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This huge bay lies on the northern coast of France where Brittany meets Normandy and forms one of the most important wader haunts in the country.
The major habitat is the very extensive mudflats but there are also saltmarsh areas and islands, coastal grasslands and reedbeds as well as stretches of cliff and rocky shoreline. The western part of the bay has dykes enclosing polders.
The bay attracts in excess of 20,000 birds on passage and in winter including waders as well as seaduck and others and the area receives large numbers of passerine migrants. However, there is also much of interest during the breeding season.
All the regular north European waders can be seen in the bay on passage and in winter but particularly numerous are Turnstone, Oystercatcher, Ringed Plover and Grey Plover, Dunlin, Red Knot, godwits and Eurasian Curlew. Golden Plover, Northern Lapwing and Ruff winter on the nearby grasslands.
Waterfowl present in winter include small numbers of grey geese, thousands of Dark-bellied and a few Pale-bellied Brents, Common Shelduck, Eurasian Wigeon and Common Teal. Barnacle Goose is an occasional visitor with the Brents in severe winters.
This site is of major importance for passage and wintering Common Scoter with as many as 20,000 present at times. Hirundines, pipits and wagtails, larks and buntings are among the many passerines that move through this area in spring and autumn.
Breeding species include Common Shelduck and Mallard, Kentish Plover and Little Ringed Plover and small numbers of Common Quail and Marsh Harrier. Eurasian Skylark, Meadow Pipit and Blue-headed Wagtail breed in good numbers on the grasslands and the reedbeds have Reed Warbler and Sedge Warbler and Reed Bunting.
The cliffs at Carolles on the north-eastern edge of the bay have breeding Shag, Northern Raven and Black Redstart and Lesser Whitethroat, Dartford Warbler and Melodious Warbler nest in the clifftop heath. These cliffs are excellent for watching migration, particularly of passerines, and a wide range of species is possible. Balearic Shearwater can also be seen in good numbers off this point.
Lapland Bunting is regular on the western shores shores of the bay in winter and Short-eared Owl, Hen Harrier, Merlin and Peregrine Falcon hunt over the area in winter.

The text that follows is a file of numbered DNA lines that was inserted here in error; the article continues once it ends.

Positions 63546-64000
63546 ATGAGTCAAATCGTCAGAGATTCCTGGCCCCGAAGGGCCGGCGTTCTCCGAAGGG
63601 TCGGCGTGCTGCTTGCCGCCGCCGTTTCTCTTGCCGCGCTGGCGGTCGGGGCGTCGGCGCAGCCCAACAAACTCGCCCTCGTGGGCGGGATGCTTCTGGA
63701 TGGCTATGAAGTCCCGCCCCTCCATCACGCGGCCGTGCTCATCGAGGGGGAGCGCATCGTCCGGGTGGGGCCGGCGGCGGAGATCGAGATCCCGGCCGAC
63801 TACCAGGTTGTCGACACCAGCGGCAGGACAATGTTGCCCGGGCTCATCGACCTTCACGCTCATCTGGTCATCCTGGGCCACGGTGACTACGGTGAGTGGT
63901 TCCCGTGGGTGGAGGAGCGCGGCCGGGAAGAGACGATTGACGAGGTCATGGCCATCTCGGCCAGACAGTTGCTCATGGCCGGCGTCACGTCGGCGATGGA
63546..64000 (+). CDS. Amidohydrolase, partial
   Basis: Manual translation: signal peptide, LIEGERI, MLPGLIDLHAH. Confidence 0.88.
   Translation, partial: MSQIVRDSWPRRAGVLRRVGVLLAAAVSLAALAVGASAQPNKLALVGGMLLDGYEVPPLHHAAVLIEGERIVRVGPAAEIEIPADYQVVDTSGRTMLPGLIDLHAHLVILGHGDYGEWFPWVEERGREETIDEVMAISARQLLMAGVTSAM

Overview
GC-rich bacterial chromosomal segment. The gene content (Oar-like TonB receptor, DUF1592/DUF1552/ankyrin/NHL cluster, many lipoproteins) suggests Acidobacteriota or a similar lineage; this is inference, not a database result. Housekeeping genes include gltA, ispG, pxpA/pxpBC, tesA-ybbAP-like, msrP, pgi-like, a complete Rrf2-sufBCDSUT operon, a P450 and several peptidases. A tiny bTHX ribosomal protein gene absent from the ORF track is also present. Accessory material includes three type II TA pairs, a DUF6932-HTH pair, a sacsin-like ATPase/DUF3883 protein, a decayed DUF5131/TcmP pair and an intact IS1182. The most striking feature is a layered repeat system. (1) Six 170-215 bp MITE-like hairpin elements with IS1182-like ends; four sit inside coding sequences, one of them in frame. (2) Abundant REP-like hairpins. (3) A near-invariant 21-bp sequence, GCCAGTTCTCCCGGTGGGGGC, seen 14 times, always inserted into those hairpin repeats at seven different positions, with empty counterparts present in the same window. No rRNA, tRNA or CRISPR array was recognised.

Greater Sand Plover was recorded here in the autumn of 2002 and again in March 2003.
Birds you can see here include:
Balearic Shearwater, Great Cormorant, European Shag, Northern Gannet, Little Egret, Grey Heron, Eurasian Spoonbill, Greater White-fronted Goose, Barnacle Goose, Dark-bellied Brent Goose, Pale-bellied Brent Goose, Common Shelduck, Eurasian Wigeon, Common Teal, Mallard, Northern Pintail, Northern Shoveler, Common Pochard, Tufted Duck, Common Eider, Common Scoter, Common Goldeneye, Red-breasted Merganser, Western Marsh Harrier, Montagu's Harrier, Hen Harrier, Eurasian Sparrowhawk, Osprey, Common Kestrel, Merlin, Northern Hobby, Peregrine Falcon, Common Quail, Common Moorhen, Eurasian Coot, Eurasian Oystercatcher, Pied Avocet, Little Ringed Plover, Ringed Plover, Kentish Plover, Golden Plover, Grey Plover, Northern Lapwing, Red Knot, Sanderling, Curlew Sandpiper, Dunlin, Ruff, Common Snipe, Black-tailed Godwit, Bar-tailed Godwit, Whimbrel, Eurasian Curlew, Spotted Redshank, Common Redshank, Common Greenshank, Green Sandpiper, Wood Sandpiper, Common Sandpiper, Ruddy Turnstone, Black-headed Gull, Common Gull, Lesser Black-backed Gull, Herring Gull, Great Black-backed Gull, Sandwich Tern, Common Tern, Common Guillemot, Razorbill, Common Woodpigeon, Short-eared Owl, Common Swift, Wood Lark, Eurasian Skylark, Sand Martin, Barn Swallow, Northern House Martin, Tree Pipit, Tawny Pipit, Meadow Pipit, Blue-headed Wagtail, White Wagtail, Black Redstart, European Stonechat, Eurasian Blackbird, Sedge Warbler, Eurasian Reed Warbler, Melodious Warbler, Dartford Warbler, Lesser Whitethroat, Common Magpie, Eurasian Jackdaw, Carrion Crow, Northern Raven, Common Starling, House Sparrow, Chaffinch, Brambling, European Greenfinch, European Goldfinch, Eurasian Linnet, Snow Bunting, Lapland Bunting, Yellowhammer, Ortolan Bunting, Reed Bunting
History and Use
Areas of Interest
There are various points from which to view the bay itself including Bec-d'Andaine, Pointe du Mont-Manet and Genets.
In the western part of the bay the polders and dykes can be viewed from the GR34 footpath which crosses the area.
Access and Facilities
Most of the towns and villages in this area can offer accommodation from campsites to hotels and the entire bay can be explored easily by road. The Carolles cliffs can be reached from the D911 Granvilles to Avranches road, turning off towards Cabane Vauban, parking in the small car park and walking to the clifftop path.
Content and images originally posted by Steve